|The Girl Friend|
|Directed by||Edward Buzzell|
|Produced by||Samuel J. Briskin|
|Edited by||John Rawlins|
|Music by||Louis Silvers|
|Distributed by||Columbia Pictures|
|September 28, 1935|
The Girl Friend is a 1935 American musical comedy film directed by Edward Buzzell and starring Ann Sothern, Jack Haley and Roger Pryor.
Ann Sothern was an American actress who worked on stage, radio, film, and television, in a career that spanned nearly six decades. Sothern began her career in the late 1920s in bit parts in films. In 1930, she made her Broadway stage debut and soon worked her way up to starring roles. In 1939, MGM cast her as Maisie Ravier, a brash yet lovable Brooklyn showgirl. The character, based on the Maisie short stories by Nell Martin, proved to be popular and spawned a successful film series and a network radio series.
John Elmer Carson was a Canadian-born, American film actor. Carson often played the role of comedic friend in films of the 1940s and 1950s, including The Strawberry Blonde (1941) with James Cagney and Arsenic and Old Lace (1944) with Cary Grant. He also acted in dramas such as Mildred Pierce (1945), A Star is Born (1954), and Cat on a Hot Tin Roof (1958). He worked for RKO and MGM, but most of his notable work was for Warner Bros.
A Century of Cinema is a 1994 American documentary film directed by Caroline Thomas about the art of filmmaking, containing numerous interviews with some of the most influential film personalities of the 20th century.
Jesse White was an American actor, who was best known for his portrayal as "Ol' Lonely" the repairman in Maytag television commercials from 1967 to 1988.
Lady Be Good is an MGM musical film released in 1941. The film stars dancer Eleanor Powell, along with Ann Sothern, Robert Young, Lionel Barrymore, and Red Skelton. It was directed by Norman Z. McLeod and produced by Arthur Freed. This was the first of several films Powell made with Skelton. Powell received top billing, but Sothern and Young are the main stars. They play, respectively, Dixie Donegan, a would-be lyricist and Eddie Crane, a struggling composer.
Nancy Goes to Rio is a Technicolor musical comedy film released by Metro-Goldwyn-Mayer in 1950. It was directed by Robert Z. Leonard and produced by Joe Pasternak from a screenplay by Sidney Sheldon, based on a story by Ralph Block, Frederick Kohner, and Jane Hall. The music was directed and supervised by George Stoll and includes compositions by George and Ira Gershwin, Giacomo Puccini, Jack Norworth, and Stoll.
Whoopee! is a 1930 American pre-Code musical comedy film directed by Thornton Freeland and starring Eddie Cantor, Ethel Shutta, and Eleanor Hunt. It was photographed in two-color Technicolor. Its plot closely follows the 1928 stage show produced by Florenz Ziegfeld.
The Ann Sothern Show is an American sitcom starring Ann Sothern that aired on CBS for three seasons from October 6, 1958, to March 30, 1961. Created by Bob Schiller and Bob Weiskopf, the series was the second starring vehicle for Sothern, who had previously starred in Private Secretary, which also aired on CBS from 1953 to 1957.
Albert E. Lewis was a Polish-born Broadway and film producer. His family emigrated to the Lower East Side of Manhattan, New York, when he was a boy. He became a vaudeville comedian, then started a partnership producing one-act plays for vaudeville. Around 1930 he moved to Hollywood, and worked as a film producer with Paramount, RKO and MGM until after World War II.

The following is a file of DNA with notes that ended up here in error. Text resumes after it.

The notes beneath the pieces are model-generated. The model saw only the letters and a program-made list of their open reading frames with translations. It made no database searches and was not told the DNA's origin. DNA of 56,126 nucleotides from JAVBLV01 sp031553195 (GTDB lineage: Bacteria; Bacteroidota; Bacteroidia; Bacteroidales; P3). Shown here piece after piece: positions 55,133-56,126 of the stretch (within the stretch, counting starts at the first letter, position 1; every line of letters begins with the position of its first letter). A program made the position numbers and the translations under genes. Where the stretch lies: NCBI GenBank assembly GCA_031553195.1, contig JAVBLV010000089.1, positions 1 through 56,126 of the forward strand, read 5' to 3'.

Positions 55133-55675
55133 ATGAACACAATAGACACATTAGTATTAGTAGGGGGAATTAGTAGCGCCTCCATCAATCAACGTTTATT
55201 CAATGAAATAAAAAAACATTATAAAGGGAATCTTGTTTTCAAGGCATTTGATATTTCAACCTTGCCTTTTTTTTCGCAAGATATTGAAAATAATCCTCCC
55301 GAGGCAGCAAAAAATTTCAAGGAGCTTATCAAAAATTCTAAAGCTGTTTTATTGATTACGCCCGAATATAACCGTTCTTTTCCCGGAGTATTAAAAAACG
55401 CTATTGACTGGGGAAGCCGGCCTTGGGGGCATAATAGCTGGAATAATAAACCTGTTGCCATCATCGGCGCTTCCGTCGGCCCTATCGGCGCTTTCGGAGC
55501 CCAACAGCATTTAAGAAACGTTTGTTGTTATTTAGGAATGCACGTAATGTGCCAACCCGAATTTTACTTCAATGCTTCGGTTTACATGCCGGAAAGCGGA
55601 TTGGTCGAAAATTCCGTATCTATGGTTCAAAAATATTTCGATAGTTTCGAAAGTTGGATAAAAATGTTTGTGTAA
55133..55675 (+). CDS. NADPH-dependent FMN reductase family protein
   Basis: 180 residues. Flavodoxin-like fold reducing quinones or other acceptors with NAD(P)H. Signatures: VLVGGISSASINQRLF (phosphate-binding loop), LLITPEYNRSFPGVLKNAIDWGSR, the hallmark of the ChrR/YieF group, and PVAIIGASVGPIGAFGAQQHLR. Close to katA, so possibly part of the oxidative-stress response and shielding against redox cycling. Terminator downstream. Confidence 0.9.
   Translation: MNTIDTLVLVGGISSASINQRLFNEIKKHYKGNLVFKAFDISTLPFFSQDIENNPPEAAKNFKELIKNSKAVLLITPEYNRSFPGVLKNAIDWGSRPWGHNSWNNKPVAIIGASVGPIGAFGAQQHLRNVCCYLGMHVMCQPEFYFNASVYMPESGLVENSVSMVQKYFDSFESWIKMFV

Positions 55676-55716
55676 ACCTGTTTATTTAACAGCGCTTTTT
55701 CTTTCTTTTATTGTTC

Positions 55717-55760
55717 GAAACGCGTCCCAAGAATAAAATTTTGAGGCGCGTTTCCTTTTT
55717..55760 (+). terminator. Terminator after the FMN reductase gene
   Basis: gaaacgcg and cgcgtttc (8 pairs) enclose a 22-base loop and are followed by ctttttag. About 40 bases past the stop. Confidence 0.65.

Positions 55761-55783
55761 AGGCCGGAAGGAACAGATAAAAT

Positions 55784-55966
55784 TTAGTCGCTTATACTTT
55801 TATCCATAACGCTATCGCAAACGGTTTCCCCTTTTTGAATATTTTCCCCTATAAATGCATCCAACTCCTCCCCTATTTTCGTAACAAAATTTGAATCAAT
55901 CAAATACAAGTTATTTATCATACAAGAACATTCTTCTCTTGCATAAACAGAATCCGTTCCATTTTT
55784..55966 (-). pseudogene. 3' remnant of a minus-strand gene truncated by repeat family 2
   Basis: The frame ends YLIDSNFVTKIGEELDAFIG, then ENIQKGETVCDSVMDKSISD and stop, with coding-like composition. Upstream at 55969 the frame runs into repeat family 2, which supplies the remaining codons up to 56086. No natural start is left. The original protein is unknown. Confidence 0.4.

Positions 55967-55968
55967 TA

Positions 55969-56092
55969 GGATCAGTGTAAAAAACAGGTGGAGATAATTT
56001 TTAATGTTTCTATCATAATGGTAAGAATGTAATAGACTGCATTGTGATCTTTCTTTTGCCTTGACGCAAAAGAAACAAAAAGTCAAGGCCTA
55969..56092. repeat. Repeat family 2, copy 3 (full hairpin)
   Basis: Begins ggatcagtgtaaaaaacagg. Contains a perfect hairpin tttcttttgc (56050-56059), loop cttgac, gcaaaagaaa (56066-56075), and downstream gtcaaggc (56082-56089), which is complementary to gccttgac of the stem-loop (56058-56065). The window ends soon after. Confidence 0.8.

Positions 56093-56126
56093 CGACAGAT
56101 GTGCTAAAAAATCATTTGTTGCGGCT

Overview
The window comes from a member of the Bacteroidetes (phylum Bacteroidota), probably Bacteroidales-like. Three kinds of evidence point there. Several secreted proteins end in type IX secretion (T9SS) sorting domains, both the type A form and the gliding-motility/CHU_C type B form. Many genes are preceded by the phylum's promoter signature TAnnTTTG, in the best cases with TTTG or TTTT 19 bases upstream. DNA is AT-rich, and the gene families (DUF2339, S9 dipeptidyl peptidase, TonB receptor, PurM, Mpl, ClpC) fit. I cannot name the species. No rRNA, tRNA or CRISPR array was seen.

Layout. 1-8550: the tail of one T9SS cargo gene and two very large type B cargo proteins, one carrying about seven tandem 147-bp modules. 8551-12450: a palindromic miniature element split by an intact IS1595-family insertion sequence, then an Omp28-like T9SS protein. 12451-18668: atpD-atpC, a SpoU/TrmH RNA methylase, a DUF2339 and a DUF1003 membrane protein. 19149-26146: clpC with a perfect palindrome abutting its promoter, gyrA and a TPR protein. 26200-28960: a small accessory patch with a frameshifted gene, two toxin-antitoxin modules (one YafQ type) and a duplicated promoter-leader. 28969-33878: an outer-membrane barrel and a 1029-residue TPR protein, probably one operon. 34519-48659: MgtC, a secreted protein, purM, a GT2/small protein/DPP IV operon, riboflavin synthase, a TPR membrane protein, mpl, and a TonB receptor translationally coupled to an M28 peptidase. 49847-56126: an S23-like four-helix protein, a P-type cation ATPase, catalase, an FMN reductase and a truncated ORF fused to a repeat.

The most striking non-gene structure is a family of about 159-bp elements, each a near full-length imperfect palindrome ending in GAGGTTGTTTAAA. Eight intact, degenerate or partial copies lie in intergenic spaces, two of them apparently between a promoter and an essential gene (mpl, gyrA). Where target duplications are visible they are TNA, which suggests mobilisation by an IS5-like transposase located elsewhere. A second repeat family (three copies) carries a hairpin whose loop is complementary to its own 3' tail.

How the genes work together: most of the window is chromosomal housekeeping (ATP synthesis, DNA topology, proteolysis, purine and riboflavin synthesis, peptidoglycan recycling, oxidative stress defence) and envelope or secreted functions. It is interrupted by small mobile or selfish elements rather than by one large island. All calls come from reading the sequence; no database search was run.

The King's Thief is a 1955 swashbuckling CinemaScope adventure film directed by Robert Z. Leonard, who replaced Hugo Fregonese during filming. Released on August 5, 1955, the film takes place in London at the time of Charles II and stars Ann Blyth, Edmund Purdom, David Niven, George Sanders and Roger Moore.
Sam White (1906-2006) was an American film producer, film director and actor.
Danger – Love at Work is a 1937 American screwball comedy film directed by Otto Preminger. The screenplay by James Edward Grant and Ben Markson focuses on an attorney's frustrating efforts to deal with a wildly eccentric family.
Scared Stiff is a 1945 American comedic murder mystery directed by Frank McDonald for Pine-Thomas Productions and released by Paramount Pictures. The film stars Jack Haley, Ann Savage and Barton MacLane.
Bessie Clayton was an American Broadway, vaudeville and burlesque specialty dancer and choreographer whose near 35-year career began in the era popularly known as the Gay Nineties. Clayton was remembered for her whirlwind style of dance often performed while descending a long flight of stairs. She is considered to be the matriarch of American toe-tap dancing, and the melding of stage dancing and classical ballet. In her obituary, The New York Times called Clayton America’s first native-born prima ballerina.
There Goes the Groom is a 1937 screwball comedy film directed by Joseph Santley and starring Ann Sothern and Burgess Meredith. It was Burgess Meredith's second film and his first screen comedy; his first film, Winterset (1936), was a serious romantic drama.
Dulcy is a 1940 American comedy film, based upon the 1921 play written by directed by George S. Kaufman and Marc Connelly. It was directed by S. Sylvan Simon for Metro-Goldwyn-Mayer and stars Ann Sothern, Ian Hunter, and Roland Young.
Fifty Roads to Town is a 1937 American romantic comedy film directed by Norman Taurog and starring Don Ameche and Ann Sothern. The film is based on a book of the same name by author Frederick Nebel. This is the third novel Nebel wrote.
Smartest Girl in Town is a 1936 American comedy film directed by Joseph Santley, written by Viola Brothers Shore, and starring Gene Raymond, Ann Sothern, Helen Broderick, Eric Blore, Erik Rhodes and Harry Jans. It was released on November 27, 1936, by RKO Pictures.
Your Play Time is a 30-minute American television anthology series that ran as a summer replacement show in 1953, 1954, and 1955.
Roger Pryor was an American film actor.